Forgiveness

hug, grief, sisters

A lot of it is being said to have happened through self-love, self-discovery, and self-acceptance. It is said that forgiveness eases our emotional pain, pain caused by other’s actions.

Accepting the events and circumstances can help us lead a life with peace, love, and empathy.

I have come across many people who tell me, “I can forget but cannot forgive,” or vice versa. Checked on umpteen bits of advice on letting go, forgetting it, moving on, etc. But couldn’t get clarity on how! How can we forgive someone for hurting us, our feelings?

Here’s my version –

Surprisingly people do not forgive as a process or an action. It is layers of various experiences and exposures to innumerable aspects that an incident is merely a minuscule object that hardly occupies your mind for attention anymore.

Imagine a pile of 100 books (think of it as life). The topmost book is the recent experience, incident, or encounter that made you learn something new today. Now imagine every book representing some encounters in your life. Takes time, doesn’t it?

Now take the last book in that pile. You have not forgotten about it but a large part of that memory has become blurred. To reiterate the exact version of the book, you may have to go back and read it again.

Similarly, our exposure to novelty is so strong that we are enough jaded to think of it as a huge emotional roadblock by the time we go back to the incident. Life never stops; we are a part of an incident or say that the incident was part of our lives.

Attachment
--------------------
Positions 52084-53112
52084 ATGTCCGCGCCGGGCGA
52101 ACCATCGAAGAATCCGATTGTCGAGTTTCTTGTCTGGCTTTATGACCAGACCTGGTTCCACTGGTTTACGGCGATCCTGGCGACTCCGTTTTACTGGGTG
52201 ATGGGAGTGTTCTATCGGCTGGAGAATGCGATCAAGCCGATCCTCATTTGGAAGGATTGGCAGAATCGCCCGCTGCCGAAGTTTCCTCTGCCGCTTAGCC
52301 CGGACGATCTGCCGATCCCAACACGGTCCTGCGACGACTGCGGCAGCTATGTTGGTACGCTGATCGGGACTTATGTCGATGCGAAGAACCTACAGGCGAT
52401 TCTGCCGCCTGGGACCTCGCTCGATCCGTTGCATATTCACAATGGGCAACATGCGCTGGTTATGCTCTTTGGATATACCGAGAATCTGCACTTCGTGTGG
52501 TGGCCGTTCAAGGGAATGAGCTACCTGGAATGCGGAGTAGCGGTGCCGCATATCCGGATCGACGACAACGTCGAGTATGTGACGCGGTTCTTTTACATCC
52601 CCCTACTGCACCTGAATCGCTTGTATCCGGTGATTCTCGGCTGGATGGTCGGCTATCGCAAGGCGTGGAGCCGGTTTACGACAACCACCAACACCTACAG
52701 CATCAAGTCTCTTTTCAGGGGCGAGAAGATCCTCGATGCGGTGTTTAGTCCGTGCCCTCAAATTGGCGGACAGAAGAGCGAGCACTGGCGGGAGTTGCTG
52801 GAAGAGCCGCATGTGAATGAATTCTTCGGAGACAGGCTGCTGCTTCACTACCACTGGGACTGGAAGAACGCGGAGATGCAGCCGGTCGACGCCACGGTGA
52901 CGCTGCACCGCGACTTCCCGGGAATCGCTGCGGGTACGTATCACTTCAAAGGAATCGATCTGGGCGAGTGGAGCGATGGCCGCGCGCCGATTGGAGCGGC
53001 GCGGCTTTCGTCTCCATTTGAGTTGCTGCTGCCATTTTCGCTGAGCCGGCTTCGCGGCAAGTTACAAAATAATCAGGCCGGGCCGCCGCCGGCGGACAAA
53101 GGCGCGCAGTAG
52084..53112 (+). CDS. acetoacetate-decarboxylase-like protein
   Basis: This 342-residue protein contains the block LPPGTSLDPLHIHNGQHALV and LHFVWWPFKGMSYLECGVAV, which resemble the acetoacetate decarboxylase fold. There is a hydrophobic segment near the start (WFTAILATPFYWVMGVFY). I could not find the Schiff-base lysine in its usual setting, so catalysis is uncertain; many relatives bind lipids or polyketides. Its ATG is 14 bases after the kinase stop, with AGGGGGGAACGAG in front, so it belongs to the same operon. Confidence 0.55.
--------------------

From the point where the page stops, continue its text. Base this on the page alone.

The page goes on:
We experience something new daily, either good or bad; happy or sad; hurt or heal. No one ever experiences the same adventure daily. Sometimes we remember it and sometimes not; some incidents make it to our memory, and some not. And just like that, we raise our pile of books even higher with new additions.

We add so many new memories daily, experience so many emotions that the ones at the end of our pile tend to fade. We tend to forget what it felt like when we were in that situation. You can’t read the same book daily and can’t dwell on something regularly. You can’t let one event or one person make decisions for you. Knowingly or unknowingly, everyone moves at some point in time.

So technically, we have neither forgotten nor forgiven, but over time our priorities have changed. We feel that we have subsided our anger, but no, we have actually moved on; we have stopped criticizing the actions of others.

It is a matter of time. And by moving on or forgiving, we are doing a favor to ourselves. No one loves to live with the baggage of past and unfortunate events that hold us back.

So it is for our own good, satisfaction, and well-being that we forgive and forget, and not hold onto a bad memory unless you want to experience anger and bitterness in your life.

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